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Shamima Begum: What does her case say about UK citizenship?

By Megue Bondoki Mar 10, 2023
Shamima Begum on 'Good Morning Britain' TV showShamima remains barred from returning to the UK. Credit: ITV/Shutterstock

The rejection of Shamima Begum’s appeal to keep her British citizenship sets a dangerous example for the children of immigrants in the UK.

In 2015, Shamima Begum, a schoolgirl from east London, left for Syria to become a Jihadi bride for the Islamic State group.

However, in 2019 she wanted to return to the UK, but her citizenship was revoked due to security concerns.

An appeal against the decision was rejected on February 22.

Begum’s parents are from Bangladesh, but she has no ties to the country.  She was born in the UK and grew up in the UK until she left for Syria.

The UK tried to send her to Bangladesh through her parent’s nationality, but it was rejected because she is not a Bangladesh citizen.

Begum has been left stateless despite it being against international law for a nation to make one of its citizens stateless.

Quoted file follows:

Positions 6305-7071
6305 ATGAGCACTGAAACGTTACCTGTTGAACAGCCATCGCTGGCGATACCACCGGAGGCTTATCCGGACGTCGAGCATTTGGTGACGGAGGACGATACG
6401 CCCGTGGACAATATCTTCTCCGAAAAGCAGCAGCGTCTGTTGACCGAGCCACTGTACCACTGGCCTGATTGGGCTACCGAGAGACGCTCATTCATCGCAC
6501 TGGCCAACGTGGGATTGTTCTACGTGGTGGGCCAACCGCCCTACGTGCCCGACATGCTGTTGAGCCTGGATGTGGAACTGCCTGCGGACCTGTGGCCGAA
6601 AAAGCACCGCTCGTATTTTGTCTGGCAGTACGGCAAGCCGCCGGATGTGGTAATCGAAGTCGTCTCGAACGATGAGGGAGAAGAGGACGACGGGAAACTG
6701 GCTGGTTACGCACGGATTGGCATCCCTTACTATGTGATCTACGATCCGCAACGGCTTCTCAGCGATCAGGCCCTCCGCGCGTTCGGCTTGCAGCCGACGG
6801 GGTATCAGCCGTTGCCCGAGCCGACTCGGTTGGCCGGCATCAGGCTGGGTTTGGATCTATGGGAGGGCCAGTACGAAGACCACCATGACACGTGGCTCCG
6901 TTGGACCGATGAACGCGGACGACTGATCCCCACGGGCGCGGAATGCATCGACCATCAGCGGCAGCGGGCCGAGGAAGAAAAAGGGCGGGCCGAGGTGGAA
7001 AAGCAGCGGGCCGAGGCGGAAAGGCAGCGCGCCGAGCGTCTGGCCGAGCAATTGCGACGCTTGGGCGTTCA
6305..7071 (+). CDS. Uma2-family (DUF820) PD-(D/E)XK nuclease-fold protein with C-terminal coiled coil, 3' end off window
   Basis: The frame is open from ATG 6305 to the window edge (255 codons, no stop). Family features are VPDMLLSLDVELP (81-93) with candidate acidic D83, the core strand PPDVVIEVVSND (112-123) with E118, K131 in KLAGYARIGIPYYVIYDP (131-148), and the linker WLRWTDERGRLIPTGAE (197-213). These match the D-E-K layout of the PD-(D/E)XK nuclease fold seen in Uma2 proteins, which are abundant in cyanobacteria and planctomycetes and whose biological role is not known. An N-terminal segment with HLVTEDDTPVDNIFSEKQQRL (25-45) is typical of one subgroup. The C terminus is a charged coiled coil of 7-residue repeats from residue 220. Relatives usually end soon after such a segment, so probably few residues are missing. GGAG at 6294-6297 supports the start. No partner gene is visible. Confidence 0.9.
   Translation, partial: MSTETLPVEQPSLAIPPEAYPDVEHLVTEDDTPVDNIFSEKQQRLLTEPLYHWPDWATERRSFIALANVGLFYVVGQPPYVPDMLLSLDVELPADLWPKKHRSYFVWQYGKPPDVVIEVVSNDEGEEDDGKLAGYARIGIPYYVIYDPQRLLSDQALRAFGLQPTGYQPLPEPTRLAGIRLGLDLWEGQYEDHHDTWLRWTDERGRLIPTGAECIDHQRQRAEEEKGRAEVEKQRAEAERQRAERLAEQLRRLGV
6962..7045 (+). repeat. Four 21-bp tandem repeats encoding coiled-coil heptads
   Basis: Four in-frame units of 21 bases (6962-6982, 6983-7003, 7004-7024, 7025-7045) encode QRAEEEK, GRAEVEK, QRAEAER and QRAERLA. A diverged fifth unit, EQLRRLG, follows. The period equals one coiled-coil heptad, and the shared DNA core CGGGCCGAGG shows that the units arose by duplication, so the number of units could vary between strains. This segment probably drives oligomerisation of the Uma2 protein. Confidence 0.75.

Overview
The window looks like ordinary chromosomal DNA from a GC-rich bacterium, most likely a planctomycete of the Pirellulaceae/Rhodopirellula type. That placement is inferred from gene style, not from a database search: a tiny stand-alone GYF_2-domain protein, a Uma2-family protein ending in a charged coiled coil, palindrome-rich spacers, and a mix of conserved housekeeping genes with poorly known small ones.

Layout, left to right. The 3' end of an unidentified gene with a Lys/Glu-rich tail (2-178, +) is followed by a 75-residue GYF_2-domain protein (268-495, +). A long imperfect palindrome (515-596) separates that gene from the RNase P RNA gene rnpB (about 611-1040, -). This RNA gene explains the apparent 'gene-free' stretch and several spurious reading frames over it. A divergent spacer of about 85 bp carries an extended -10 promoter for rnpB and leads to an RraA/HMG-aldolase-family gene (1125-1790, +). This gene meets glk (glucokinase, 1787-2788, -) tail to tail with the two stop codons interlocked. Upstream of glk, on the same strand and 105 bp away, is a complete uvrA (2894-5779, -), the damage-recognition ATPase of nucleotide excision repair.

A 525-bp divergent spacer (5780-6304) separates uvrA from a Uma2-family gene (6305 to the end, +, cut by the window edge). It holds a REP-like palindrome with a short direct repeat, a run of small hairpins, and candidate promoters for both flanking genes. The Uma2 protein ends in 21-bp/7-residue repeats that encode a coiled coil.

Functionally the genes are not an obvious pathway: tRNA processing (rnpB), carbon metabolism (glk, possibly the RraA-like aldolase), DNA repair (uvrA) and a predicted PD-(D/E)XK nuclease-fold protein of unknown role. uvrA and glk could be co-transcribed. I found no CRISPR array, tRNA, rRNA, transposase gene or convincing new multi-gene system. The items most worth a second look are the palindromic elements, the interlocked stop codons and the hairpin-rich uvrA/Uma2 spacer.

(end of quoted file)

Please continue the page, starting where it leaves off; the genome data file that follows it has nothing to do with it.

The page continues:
This raises concerns about immigration in the UK. What does it really mean to be a British citizen? Is British citizenship contingent on behaviour?

It was contended by some that she should retain her citizenship and face trial for any offences committed within the UK, on the grounds that she is British, and she should be accountable to the state.

But others believe that national security must be given priority, that she poses a threat and the decision to strip her of her citizenship is appropriate.

Begum’s ruling sends a message that there are arbitrary degrees of British citizenship for the children of immigrants born in the UK.

If her parents were not from Bangladesh or were second-generation British citizens, would she still have been made stateless?

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